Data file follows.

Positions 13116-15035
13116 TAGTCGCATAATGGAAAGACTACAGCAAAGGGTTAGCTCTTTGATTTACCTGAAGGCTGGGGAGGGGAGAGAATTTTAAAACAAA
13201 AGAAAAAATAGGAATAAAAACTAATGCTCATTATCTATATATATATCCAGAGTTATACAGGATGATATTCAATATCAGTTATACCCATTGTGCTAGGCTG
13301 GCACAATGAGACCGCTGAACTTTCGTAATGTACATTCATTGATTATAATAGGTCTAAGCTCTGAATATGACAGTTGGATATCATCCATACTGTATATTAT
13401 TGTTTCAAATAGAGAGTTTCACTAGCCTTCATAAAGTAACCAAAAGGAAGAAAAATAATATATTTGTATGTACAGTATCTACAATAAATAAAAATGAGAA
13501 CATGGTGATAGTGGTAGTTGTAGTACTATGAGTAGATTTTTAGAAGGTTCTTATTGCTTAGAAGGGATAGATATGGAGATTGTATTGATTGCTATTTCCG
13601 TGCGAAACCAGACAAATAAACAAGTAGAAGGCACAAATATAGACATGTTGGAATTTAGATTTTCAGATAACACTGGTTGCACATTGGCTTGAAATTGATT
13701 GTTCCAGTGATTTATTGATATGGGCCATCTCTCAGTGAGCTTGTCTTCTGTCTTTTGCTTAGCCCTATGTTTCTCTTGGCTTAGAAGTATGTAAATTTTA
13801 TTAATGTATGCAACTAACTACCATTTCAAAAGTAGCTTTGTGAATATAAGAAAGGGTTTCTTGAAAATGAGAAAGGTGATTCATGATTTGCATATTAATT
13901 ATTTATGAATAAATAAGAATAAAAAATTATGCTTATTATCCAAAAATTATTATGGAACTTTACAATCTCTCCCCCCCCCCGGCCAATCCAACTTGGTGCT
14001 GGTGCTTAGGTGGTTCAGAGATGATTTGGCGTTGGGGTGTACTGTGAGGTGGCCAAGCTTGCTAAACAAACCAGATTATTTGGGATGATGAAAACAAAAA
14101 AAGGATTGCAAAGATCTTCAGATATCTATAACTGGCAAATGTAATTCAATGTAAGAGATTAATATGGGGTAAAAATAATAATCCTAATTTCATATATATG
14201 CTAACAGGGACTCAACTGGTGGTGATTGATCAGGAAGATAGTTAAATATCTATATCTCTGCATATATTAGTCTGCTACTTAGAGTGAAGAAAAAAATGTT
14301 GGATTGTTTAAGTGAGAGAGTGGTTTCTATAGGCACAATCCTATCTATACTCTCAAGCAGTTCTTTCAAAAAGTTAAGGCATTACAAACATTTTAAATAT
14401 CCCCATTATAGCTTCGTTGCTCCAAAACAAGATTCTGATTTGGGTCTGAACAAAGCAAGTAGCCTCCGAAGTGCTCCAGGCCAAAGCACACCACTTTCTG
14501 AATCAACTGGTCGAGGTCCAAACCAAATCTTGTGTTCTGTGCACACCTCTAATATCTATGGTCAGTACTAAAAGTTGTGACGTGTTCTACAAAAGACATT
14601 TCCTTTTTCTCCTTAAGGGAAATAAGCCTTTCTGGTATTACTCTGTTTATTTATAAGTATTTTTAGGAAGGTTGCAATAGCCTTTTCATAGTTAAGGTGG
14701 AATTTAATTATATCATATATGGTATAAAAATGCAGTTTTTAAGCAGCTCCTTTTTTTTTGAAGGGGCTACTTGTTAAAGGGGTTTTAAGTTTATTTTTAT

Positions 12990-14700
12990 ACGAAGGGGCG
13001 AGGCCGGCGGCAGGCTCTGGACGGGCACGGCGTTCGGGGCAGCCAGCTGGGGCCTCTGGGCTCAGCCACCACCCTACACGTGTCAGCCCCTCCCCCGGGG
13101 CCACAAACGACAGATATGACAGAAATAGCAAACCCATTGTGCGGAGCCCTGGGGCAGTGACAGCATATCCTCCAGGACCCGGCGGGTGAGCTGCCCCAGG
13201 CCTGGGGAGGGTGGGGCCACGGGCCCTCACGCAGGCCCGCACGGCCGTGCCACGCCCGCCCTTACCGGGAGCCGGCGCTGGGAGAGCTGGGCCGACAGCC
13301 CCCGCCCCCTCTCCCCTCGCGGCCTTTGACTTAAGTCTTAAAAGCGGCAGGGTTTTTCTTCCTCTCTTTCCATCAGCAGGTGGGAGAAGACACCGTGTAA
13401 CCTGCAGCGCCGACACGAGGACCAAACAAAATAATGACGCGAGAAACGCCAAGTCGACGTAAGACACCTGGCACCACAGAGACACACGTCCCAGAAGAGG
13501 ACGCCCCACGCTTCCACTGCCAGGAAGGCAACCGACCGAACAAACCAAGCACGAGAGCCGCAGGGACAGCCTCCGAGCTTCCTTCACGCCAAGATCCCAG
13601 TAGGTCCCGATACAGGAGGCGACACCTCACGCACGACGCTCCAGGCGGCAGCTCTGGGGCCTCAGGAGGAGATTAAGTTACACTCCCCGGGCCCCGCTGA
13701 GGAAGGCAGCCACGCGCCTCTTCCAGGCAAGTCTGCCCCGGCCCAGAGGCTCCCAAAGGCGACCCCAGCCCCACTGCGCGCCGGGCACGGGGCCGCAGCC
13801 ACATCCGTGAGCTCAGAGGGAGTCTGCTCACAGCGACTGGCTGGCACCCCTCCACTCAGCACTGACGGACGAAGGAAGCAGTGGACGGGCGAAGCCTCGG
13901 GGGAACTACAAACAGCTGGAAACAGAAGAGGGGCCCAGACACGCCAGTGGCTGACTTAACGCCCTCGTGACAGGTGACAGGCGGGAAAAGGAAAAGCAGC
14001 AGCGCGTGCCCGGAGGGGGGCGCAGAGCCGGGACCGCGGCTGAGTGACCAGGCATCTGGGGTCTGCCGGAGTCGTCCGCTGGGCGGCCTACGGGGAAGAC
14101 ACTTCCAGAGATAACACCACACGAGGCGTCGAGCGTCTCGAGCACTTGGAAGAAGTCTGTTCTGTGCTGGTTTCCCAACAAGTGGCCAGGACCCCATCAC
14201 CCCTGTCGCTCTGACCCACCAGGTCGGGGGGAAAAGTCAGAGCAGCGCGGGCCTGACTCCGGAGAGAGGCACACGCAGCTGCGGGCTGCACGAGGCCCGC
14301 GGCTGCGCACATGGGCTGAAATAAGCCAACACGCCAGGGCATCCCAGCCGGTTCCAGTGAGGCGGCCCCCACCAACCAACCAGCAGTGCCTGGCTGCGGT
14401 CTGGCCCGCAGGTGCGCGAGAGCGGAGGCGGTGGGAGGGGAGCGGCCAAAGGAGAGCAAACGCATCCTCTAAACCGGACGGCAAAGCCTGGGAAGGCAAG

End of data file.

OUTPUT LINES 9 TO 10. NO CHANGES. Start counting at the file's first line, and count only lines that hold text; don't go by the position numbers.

13801 TTAATGTATGCAACTAACTACCATTTCAAAAGTAGCTTTGTGAATATAAGAAAGGGTTTCTTGAAAATGAGAAAGGTGATTCATGATTTGCATATTAATT
13901 ATTTATGAATAAATAAGAATAAAAAATTATGCTTATTATCCAAAAATTATTATGGAACTTTACAATCTCTCCCCCCCCCCGGCCAATCCAACTTGGTGCT